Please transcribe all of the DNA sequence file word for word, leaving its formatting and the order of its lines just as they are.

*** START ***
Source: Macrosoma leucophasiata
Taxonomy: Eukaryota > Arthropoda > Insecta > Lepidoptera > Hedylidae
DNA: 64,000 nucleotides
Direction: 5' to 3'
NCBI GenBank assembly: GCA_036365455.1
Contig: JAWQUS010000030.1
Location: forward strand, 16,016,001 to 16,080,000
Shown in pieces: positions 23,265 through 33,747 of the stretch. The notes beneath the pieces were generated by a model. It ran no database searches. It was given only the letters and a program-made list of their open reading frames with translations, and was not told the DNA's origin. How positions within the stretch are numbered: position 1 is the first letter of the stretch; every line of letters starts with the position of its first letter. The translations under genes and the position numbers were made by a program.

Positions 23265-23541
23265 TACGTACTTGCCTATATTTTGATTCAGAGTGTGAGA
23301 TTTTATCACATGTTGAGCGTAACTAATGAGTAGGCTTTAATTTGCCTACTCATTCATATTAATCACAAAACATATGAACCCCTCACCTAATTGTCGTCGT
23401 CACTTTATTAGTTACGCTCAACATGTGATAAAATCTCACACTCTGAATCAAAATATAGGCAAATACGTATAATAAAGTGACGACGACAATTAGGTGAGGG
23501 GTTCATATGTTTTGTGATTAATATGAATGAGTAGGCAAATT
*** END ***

Source: Macrosoma leucophasiata
Taxonomy: Eukaryota > Arthropoda > Insecta > Lepidoptera > Hedylidae
DNA: 64,000 nucleotides
Direction: 5' to 3'
NCBI GenBank assembly: GCA_036365455.1
Contig: JAWQUS010000030.1
Location: forward strand, 16,016,001 to 16,080,000
Shown in pieces: positions 23,265 through 33,747 of the stretch. The notes beneath the pieces were generated by a model. It ran no database searches. It was given only the letters and a program-made list of their open reading frames with translations, and was not told the DNA's origin. How positions within the stretch are numbered: position 1 is the first letter of the stretch; every line of letters starts with the position of its first letter. The translations under genes and the position numbers were made by a program.

Positions 23265-23541
23265 TACGTACTTGCCTATATTTTGATTCAGAGTGTGAGA
23301 TTTTATCACATGTTGAGCGTAACTAATGAGTAGGCTTTAATTTGCCTACTCATTCATATTAATCACAAAACATATGAACCCCTCACCTAATTGTCGTCGT
23401 CACTTTATTAGTTACGCTCAACATGTGATAAAATCTCACACTCTGAATCAAAATATAGGCAAATACGTATAATAAAGTGACGACGACAATTAGGTGAGGG
23501 GTTCATATGTTTTGTGATTAATATGAATGAGTAGGCAAATT